Russia Vows Full Support for Maduro as U.S. Sanctions Bite
(Bloomberg) -- Russia vowed to “do everything” to protect Venezuelan President Nicolas Maduro against U.S. efforts to oust him as the Trump administration ratcheted up economic pressure on the embattled Kremlin ally amid doubts about Moscow’s ability to shore up his regime.
Russia, together with other allies, will “do everything to support the legitimate government of President Maduro” and steps to resolve the deepening crisis in the Latin American nation “within the constitutional framework,” Foreign Minister Sergei Lavrov told a news conference in Moscow on Tuesday.
He didn’t elaborate on what steps Russia might take. A top Finance Ministry official, meanwhile, warned that Venezuela could have trouble meeting payments under a $3.15 billion debt-rescheduling deal reached in 2017. A senior legislator warned Maduro’s government might not be able to hold on for long.
The Kremlin has lavished support on the Latin American country in recent years, making it one of the biggest recipients of Russian loans and investment and an outpost of Moscow’s influence in a region dominated by the U.S. But Russia has been reticent about committing more capital, especially since opposition officials have said they might not honor all the Maduro government’s obligations.
The Trump administration on Monday sanctioned the state oil company PDVSA, which will effectively stop it from exporting crude to the U.S. The U.S. and a number of countries in Latin America and Europe and elsewhere have recognized National Assembly President Juan Guaido as the rightful head of state.
The U.S. is putting pressure on the opposition to refuse concessions in discussions with the government, Lavrov said, denouncing Washington for what he called “illegal” attempts to remove the regime. He also called U.S. sanctions on Venezuela illegitimate and blasted hints from Washington of possible troop deployments to the region.
Russian Deputy Finance Minister Sergey Storchak said Tuesday that Venezuela may have difficulty in meeting repayments on its $3.15 billion debt to Russia incurred from arms purchases. The next installment of $100 million is due in March. The Finance Ministry said later that Russia expects Venezuela to meet its obligations, according to an emailed statement.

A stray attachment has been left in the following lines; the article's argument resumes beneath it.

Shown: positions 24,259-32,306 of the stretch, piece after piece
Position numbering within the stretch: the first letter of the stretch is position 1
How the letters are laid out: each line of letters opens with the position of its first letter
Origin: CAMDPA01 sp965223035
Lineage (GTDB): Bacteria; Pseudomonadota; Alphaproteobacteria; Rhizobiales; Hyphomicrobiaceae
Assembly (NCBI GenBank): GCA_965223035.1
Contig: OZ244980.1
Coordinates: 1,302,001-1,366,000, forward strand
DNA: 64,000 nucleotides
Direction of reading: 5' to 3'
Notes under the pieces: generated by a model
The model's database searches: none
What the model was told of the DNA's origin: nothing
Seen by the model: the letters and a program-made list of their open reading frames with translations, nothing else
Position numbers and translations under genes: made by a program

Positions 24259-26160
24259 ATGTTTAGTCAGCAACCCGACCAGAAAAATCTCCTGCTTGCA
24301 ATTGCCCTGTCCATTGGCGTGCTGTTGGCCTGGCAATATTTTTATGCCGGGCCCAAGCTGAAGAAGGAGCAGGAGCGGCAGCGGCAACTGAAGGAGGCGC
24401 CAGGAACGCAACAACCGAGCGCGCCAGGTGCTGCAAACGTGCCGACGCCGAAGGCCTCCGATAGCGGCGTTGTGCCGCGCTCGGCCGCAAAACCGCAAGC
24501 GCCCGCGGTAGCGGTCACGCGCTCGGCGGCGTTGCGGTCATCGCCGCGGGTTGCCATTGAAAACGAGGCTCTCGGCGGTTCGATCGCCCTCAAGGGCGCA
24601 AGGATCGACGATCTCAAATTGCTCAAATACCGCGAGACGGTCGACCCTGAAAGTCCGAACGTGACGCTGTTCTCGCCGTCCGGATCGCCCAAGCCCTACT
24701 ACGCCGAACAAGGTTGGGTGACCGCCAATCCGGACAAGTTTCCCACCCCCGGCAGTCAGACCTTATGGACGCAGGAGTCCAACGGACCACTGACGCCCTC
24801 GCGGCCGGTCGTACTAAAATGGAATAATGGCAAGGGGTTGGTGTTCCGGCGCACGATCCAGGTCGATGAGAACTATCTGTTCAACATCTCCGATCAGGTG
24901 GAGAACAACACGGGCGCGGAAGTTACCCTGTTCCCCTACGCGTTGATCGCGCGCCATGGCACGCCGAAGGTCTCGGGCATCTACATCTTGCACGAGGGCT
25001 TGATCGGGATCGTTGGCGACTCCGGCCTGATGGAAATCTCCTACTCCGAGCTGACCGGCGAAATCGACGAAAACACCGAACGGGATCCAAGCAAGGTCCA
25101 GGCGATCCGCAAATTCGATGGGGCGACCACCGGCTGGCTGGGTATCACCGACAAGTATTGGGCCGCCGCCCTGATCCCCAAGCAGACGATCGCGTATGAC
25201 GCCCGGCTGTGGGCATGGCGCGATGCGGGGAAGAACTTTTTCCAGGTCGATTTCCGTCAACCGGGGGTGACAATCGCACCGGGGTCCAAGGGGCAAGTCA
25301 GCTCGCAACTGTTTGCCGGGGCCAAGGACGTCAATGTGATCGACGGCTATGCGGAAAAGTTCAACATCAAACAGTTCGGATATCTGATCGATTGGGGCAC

Guaido reached out to Russia and China, key allies of Maduro, assuring them that a democratically-ruled Venezuela would be a better bet for protecting their “billions of investments” in an interview with CNN on Monday.
Russia is willing to provide short-term help to keep the army loyal to Maduro but it doesn’t have the financial muscle to keep Venezuela’s economy afloat, which needs about $20-25 billion a year, said Viktor Kheifets, an expert on Latin America at St. Petersburg State University.
With around $10 billion at stake in Venezuela through loans and investments, and a strategic alliance under threat, Russia might enter into contacts with the opposition if it sensed a willingness to reach an agreement, said Kheifets.
“Of course the Kremlin wouldn’t confirm them officially but they could be conducted via some unofficial channels,” he said. “They’d have to be absolutely confidential.’’
The Kremlin Monday dismissed reports that Russia had sent private military contractors to help protect Maduro. Two Moscow-based mercenary commanders said they heard nothing about any contractors being sent. Ruslan Leviev, head of CIT, an internet monitoring team that’s known for exposing covert Russian military operations abroad, said he has no information about Russian mercenaries in Venezuela.
The opposition-controlled National Assembly, which Maduro stripped of its powers in 2017, has been critical of the increasing role of Russia’s Rosneft oil company. Rosneft, which has five oil joint ventures in Venezuela with stakes of up to 40 percent, is owed around $3 billion by PDVSA. In 2016, it took a 49.9% stake in the company’s Houston-based subsidiary, Citgo Petroleum, as collateral, and gained a bigger stake in one of the oil projects as well as a half-share in developing two offshore natural gas fields.
Russian lawmaker Andrey Klimov, deputy head of the upper house of parliament’s foreign affairs committee, said that Maduro and his entourage “should understand very well that in the current conditions they can hang on for some time but not for that long.”
But he ruled out talks with the opposition, saying Moscow would prefer to negotiate directly with Washington than to talks to the “U.S. puppet” and “pretender” Guaido, Klimov said.
With some Russian media critical of the government’s policy of bankrolling Maduro’s failing administration, the authorities have stayed clear from pledges of major intervention. Kremlin spokesman Dmitry Peskov said Russia will defend its interests in Venezuela “within the framework of international law, using all available mechanisms.”
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